The Frigate Bird, Alistair Campbell, 1989
- Cook Islands, #7
- £0.01 from amazon.co.uk
- Read: October 2015 (and again in May 2016)
- Rating: 4/5
- Recommended for: Ukulele players with dark pasts
The Frigate Bird opens upon our narrator (who is never named, but who shares many biographical details with the author) en route from New Zealand to his mother’s homeland of Penrhyn Island, having been assigned by his editor to write about his childhood there. From the opening paragraph we can tell that all is not right in the narrator’s mind, and within a page he tells us, baldly, “I was going nuts again.” Thus begins a fascinating story of mental illness and cultural disconnect, a story that takes us to Rarotonga and Penrhyn in the Cook Islands, then to a mental hospital in urban New Zealand, down to the highlands of the South Island, and finally back to Penrhyn again. There’s a love story too, although it’s not particularly fleshed out—the object of the narrator’s affections seems chosen more for symbolic significance than any personal characteristics (his love for her seems mostly inspired by the fact that the cousin is a) in a similar state of emotional distress and b) looks exactly like his mother, which, ok buddy, you might want to bring that up to your therapist as long as you’re there).
However, external events are almost incidental to the real plot, which plays out inside the narrator’s mind as he struggles with his (sometimes literal) demons. As well as the delusions that make him recast strangers as terrifying and insidious figures, he is dealing with the repercussions of having been orphaned at an early age and shipped off to live with his white father’s family in New Zealand, separated from his siblings, maternal relatives, and the culture that had up to then been his. In many ways his mental illness can be seen as a direct outgrowth of this uprooting and subsequent alienation. Many of his delusions would be perfectly logical within Cook Islands culture and would not, in fact, be seen as delusions there. On an island where everybody knows each other, and most people are related, it isn’t actually illogical to think that strangers are familiar or that they might be discussing you when you’re not around. Nor is it unusual among his maternal relatives to believe that dead relatives are trying to contact you; the narrator, convinced that his dead grandfather is following him, initially responds with terror, dismissing the belief as a delusion (which is probably how I would feel if I thought a ghost was talking to me, too). But when several relatives mention to the narrator that his grandfather is trying to talk to him, to help him, and is being shut out by the narrator’s fear and denial, the reader is left a bit flummoxed. Are these relatives real, or hallucinations? If they are real, and really believe that the narrator’s grandfather is around and trying to help him, is the narrator really delusional? Or is the problem that he is divorced from a culture that would allow him to connect with his ancestors and accept their help?
Even though the narrator’s illness causes him a great deal of terror and confusion, Campbell writes about these feelings with a detached irony and humor reminiscent of Hunter S. Thompson describing a bad trip. The reader doesn’t feel the narrator’s panic; we are not invited to share in his illness the way we are in, say, Faces in the Water. Instead we view his delusions from a distance imposed by the double self-awareness of narrator and author. This self-awareness is part of what makes this an enjoyable read, but it can also be treacherous, both for him and for the reader. Neither the reader nor the narrator can reliably determine what is real and what is a hallucination (when the narrator’s sister leaves her sleeping body to visit him in the hospital, for instance, the narrator never questions the reality of the situation; the reader is inclined to, but the prosaic nature of their conversation, and the orderly who overhears a woman’s voice in the room, make us question that assumption. Conversely, when a giant frigate bird crashes into the narrator’s hotel window, it seems pretty apparent from the exclamations of the other hotel guests that the event falls firmly within the realm of reality—but the narrator is convinced that the bird is a spirit emissary from his grandfather, and part of his delusion). Ultimately, though, it doesn’t matter what’s real and what’s hallucinatory. This isn’t a story of a man fighting his way free of bipolar disorder and getting to grips with reality; rather it’s about accepting things as they are. The narrator doesn’t have the power to change his brain chemistry, or to go back and regain the childhood that was torn away from him. But he can learn to accommodate his delusions, even to welcome them, and he can embrace his lost family and his lost culture to find a sense of belonging in his adult life.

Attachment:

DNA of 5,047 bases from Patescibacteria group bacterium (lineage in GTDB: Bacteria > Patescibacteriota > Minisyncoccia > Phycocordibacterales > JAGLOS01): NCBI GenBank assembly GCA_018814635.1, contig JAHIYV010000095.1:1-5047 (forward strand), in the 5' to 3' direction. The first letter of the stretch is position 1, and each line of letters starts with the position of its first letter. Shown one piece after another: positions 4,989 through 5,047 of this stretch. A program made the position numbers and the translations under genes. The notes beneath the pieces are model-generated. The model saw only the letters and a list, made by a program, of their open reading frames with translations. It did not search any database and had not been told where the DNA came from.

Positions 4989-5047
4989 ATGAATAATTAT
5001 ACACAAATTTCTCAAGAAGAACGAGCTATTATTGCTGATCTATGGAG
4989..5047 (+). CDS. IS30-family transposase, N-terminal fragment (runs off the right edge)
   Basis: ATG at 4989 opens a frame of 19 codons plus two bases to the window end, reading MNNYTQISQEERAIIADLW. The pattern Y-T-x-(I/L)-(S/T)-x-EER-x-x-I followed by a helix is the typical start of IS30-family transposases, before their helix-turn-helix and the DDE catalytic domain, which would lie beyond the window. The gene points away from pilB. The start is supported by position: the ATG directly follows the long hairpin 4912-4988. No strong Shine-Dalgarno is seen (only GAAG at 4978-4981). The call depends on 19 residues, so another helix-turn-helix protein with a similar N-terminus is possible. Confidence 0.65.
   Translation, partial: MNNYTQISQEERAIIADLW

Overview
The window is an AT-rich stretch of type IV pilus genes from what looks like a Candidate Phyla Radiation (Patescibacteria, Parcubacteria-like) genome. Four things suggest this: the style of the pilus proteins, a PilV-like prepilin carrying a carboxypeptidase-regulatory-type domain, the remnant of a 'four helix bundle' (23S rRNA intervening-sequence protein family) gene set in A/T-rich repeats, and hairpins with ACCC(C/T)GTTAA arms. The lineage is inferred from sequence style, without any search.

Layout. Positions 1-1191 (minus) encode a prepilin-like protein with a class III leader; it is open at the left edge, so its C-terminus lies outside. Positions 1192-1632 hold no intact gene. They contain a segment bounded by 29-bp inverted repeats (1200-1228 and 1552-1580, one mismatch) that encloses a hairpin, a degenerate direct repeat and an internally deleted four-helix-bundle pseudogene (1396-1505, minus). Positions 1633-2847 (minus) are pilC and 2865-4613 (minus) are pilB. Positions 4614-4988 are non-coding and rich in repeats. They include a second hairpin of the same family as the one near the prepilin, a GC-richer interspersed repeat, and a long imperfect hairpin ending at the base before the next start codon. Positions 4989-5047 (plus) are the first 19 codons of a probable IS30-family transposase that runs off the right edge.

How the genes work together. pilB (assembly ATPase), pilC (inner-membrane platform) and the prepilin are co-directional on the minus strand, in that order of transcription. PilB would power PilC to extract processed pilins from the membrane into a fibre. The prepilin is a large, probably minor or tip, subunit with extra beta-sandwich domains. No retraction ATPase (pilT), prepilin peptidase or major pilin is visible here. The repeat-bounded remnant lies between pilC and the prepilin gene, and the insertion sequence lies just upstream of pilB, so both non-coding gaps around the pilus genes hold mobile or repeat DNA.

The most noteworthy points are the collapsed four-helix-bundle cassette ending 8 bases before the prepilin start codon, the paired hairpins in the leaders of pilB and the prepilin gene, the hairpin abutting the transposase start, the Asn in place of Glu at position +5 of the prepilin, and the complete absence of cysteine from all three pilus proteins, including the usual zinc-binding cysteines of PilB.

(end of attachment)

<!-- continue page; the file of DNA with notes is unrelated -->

This book (along with its two sequels, Sidewinder and Tia) is out of print, and I think that’s a shame; it was weird and wonderful and I really liked it. In fact, most of Campbell’s work seems to be out of print, which I find confusing; The Frigate Bird was a regional finalist for the Commonwealth Writers’ Prize, and as recently as 2005 Campbell was awarded the New Zealand Prime Minister’s Award for Literary Achievement in poetry. While I can’t pretend to know how much prestige that last one carries with it, it seems curious that only a decade later the man’s complete works would be almost forgotten. Campbell isn’t the first author I’ve read whose works have fallen into obscurity (Tom Davis and Johnny Frisbie were pretty tough to source too), but he’s the first who I think is undeserving of such a fate. I really liked this book, and I’m going to be keeping my eye out for second-hand copies of the sequels.